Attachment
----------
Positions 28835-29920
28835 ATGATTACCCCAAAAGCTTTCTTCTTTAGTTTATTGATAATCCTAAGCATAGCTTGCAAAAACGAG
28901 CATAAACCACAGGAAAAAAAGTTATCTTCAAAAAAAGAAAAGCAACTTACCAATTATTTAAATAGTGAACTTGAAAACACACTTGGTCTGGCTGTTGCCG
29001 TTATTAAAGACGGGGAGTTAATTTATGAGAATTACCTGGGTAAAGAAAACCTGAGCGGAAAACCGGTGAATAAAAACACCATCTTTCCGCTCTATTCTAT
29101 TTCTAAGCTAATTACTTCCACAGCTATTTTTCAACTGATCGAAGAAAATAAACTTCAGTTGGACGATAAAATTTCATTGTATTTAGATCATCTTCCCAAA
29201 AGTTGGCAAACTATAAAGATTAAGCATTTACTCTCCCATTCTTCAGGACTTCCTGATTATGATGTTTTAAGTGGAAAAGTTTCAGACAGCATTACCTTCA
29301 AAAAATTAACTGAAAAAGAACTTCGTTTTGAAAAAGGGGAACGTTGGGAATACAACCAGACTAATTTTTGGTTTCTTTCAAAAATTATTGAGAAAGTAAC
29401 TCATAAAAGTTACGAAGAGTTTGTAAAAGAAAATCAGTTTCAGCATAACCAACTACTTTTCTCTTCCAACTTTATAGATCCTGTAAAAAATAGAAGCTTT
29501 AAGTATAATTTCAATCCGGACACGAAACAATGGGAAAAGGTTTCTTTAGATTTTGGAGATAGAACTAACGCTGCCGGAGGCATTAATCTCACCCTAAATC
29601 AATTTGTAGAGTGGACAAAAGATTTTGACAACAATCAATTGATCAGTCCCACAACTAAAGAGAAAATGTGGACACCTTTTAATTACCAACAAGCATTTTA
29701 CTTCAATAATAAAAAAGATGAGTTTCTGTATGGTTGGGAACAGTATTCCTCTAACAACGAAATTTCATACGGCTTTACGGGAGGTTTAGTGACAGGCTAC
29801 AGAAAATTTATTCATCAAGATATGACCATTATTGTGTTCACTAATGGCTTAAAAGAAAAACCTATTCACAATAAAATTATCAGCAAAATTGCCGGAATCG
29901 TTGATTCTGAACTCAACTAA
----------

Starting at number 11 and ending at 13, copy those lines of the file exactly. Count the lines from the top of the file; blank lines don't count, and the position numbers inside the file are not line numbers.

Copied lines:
29701 CTTCAATAATAAAAAAGATGAGTTTCTGTATGGTTGGGAACAGTATTCCTCTAACAACGAAATTTCATACGGCTTTACGGGAGGTTTAGTGACAGGCTAC
29801 AGAAAATTTATTCATCAAGATATGACCATTATTGTGTTCACTAATGGCTTAAAAGAAAAACCTATTCACAATAAAATTATCAGCAAAATTGCCGGAATCG
29901 TTGATTCTGAACTCAACTAA